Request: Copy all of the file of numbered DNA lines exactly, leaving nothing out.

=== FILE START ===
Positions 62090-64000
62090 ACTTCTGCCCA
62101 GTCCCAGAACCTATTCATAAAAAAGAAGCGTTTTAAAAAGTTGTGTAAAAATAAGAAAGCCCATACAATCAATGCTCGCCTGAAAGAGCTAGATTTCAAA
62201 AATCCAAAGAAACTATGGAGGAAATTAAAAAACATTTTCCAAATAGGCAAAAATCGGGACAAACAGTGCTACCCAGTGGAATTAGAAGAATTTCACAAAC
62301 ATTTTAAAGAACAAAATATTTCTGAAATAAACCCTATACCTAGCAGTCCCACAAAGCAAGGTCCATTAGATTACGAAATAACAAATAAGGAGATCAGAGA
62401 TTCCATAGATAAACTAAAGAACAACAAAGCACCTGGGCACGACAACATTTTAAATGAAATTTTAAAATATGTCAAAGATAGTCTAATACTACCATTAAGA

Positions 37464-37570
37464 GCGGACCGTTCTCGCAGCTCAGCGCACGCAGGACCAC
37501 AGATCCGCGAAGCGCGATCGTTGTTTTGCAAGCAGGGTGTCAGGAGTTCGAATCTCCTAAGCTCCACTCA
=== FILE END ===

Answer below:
Positions 62090-64000
62090 ACTTCTGCCCA
62101 GTCCCAGAACCTATTCATAAAAAAGAAGCGTTTTAAAAAGTTGTGTAAAAATAAGAAAGCCCATACAATCAATGCTCGCCTGAAAGAGCTAGATTTCAAA
62201 AATCCAAAGAAACTATGGAGGAAATTAAAAAACATTTTCCAAATAGGCAAAAATCGGGACAAACAGTGCTACCCAGTGGAATTAGAAGAATTTCACAAAC
62301 ATTTTAAAGAACAAAATATTTCTGAAATAAACCCTATACCTAGCAGTCCCACAAAGCAAGGTCCATTAGATTACGAAATAACAAATAAGGAGATCAGAGA
62401 TTCCATAGATAAACTAAAGAACAACAAAGCACCTGGGCACGACAACATTTTAAATGAAATTTTAAAATATGTCAAAGATAGTCTAATACTACCATTAAGA

Positions 37464-37570
37464 GCGGACCGTTCTCGCAGCTCAGCGCACGCAGGACCAC
37501 AGATCCGCGAAGCGCGATCGTTGTTTTGCAAGCAGGGTGTCAGGAGTTCGAATCTCCTAAGCTCCACTCA